Obama: Stop college tuition hikes
Schools would face reduction in federal aid if they didn't comply
President Barack Obama stood before a crowd of thousands of students at the University of Michigan, calling for more initiatives that will make college more affordable for Americans, the Associated Press reported.
"We've got to have an economy in which every American has access to a world-class education," Obama said at Ann Arbor, USA Today reported.
Obama said he would press Congress to pass initiatives that would have colleges keep tuition costs down or the schools would face reductions in federal assistance, USA Today reported. This was the president’s final event this week following his State of the Union Address on Tuesday.
He also called for Congress to double the number of work-study jobs in the next five years, along with increasing student aid, the Detroit Free Press reported. Obama also proposed giving $55 million for individual colleges to entice education quality improvement.
"We are putting colleges on notice: You can't assume that you'll just jack up tuition every single year," Obama said, Bloomberg reported. "We should push colleges to do better. We should hold them accountable if they don't."
U.S. Secretary of Education Arne Duncan spoke before Obama’s address in Michigan, outlining the president’s speech, especially the call for keeping tuition down and having the government offer states incentives to invest in higher education.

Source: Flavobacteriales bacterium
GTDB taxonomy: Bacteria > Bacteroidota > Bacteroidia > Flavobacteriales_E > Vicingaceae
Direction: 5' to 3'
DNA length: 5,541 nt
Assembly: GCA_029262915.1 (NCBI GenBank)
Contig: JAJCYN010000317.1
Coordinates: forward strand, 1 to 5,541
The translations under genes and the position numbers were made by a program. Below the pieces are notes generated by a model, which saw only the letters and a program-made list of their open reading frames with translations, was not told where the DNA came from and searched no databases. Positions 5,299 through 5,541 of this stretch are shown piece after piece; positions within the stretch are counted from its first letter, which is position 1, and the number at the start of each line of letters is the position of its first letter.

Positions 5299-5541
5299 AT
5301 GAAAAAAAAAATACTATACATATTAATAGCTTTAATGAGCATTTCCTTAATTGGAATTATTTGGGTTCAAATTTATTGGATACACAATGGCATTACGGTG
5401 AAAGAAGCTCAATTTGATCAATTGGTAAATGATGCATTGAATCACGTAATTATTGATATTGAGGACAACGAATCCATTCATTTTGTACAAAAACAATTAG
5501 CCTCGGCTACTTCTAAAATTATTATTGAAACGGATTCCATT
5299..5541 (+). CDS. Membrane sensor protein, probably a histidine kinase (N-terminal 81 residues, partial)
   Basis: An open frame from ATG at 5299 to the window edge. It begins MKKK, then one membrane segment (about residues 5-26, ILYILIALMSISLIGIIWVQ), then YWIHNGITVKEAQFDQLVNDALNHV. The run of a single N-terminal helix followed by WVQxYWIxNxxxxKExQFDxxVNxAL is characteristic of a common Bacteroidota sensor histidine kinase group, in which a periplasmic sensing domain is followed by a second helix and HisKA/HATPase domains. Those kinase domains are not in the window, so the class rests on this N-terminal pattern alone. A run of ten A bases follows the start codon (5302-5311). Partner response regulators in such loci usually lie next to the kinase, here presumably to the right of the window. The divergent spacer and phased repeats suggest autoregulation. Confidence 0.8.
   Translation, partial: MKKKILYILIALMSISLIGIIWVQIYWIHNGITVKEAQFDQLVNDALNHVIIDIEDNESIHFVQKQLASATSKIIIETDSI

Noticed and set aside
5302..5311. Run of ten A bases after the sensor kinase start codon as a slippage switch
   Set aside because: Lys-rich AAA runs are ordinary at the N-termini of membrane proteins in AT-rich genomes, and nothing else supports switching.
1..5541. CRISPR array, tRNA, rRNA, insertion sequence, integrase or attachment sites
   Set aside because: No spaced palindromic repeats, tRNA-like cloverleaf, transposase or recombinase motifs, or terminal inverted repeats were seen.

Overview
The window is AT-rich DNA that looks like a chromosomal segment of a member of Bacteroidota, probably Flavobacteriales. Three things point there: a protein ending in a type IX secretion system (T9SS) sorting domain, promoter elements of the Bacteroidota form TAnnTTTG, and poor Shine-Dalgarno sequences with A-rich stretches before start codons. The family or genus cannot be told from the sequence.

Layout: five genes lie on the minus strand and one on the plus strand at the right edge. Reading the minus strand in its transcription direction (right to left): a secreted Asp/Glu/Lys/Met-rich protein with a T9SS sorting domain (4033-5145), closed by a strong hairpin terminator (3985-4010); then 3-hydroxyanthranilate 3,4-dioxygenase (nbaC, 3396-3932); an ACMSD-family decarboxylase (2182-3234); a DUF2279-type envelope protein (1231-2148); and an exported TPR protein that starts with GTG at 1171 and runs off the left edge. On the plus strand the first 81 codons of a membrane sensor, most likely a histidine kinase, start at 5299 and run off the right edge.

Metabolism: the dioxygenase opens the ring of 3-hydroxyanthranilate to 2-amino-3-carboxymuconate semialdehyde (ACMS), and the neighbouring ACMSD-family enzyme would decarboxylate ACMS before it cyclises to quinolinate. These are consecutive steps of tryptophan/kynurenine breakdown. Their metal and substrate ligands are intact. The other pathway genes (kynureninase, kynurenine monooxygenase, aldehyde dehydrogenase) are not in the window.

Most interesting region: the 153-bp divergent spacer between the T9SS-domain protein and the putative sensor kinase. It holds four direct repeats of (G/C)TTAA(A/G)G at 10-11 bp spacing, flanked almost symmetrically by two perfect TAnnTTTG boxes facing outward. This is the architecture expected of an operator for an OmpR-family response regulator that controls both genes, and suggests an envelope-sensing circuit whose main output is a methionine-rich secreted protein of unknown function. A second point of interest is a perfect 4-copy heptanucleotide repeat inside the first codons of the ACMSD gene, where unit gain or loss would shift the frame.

“He is also proposing to increase the amount of campus-based aid to $10 billion annually. The increase is primarily driven by an expansion of loans in the federal Perkins program – which comes at no additional taxpayer cost,” the White House said in a statement, the Detroit Free Press reported.
In order for these changes to be made, Congress would have to approve them in the proposed fiscal 2013 budget on Feb. 13, Bloomberg reported. The Obama administration is also pushing Congress to block an increase in government-subsidized Stafford loan interest rates, which would affect 7.4 million borrowers. Rates are supposed to double this upcoming summer to 6.8 percent.
This article originally appeared on GlobalPost.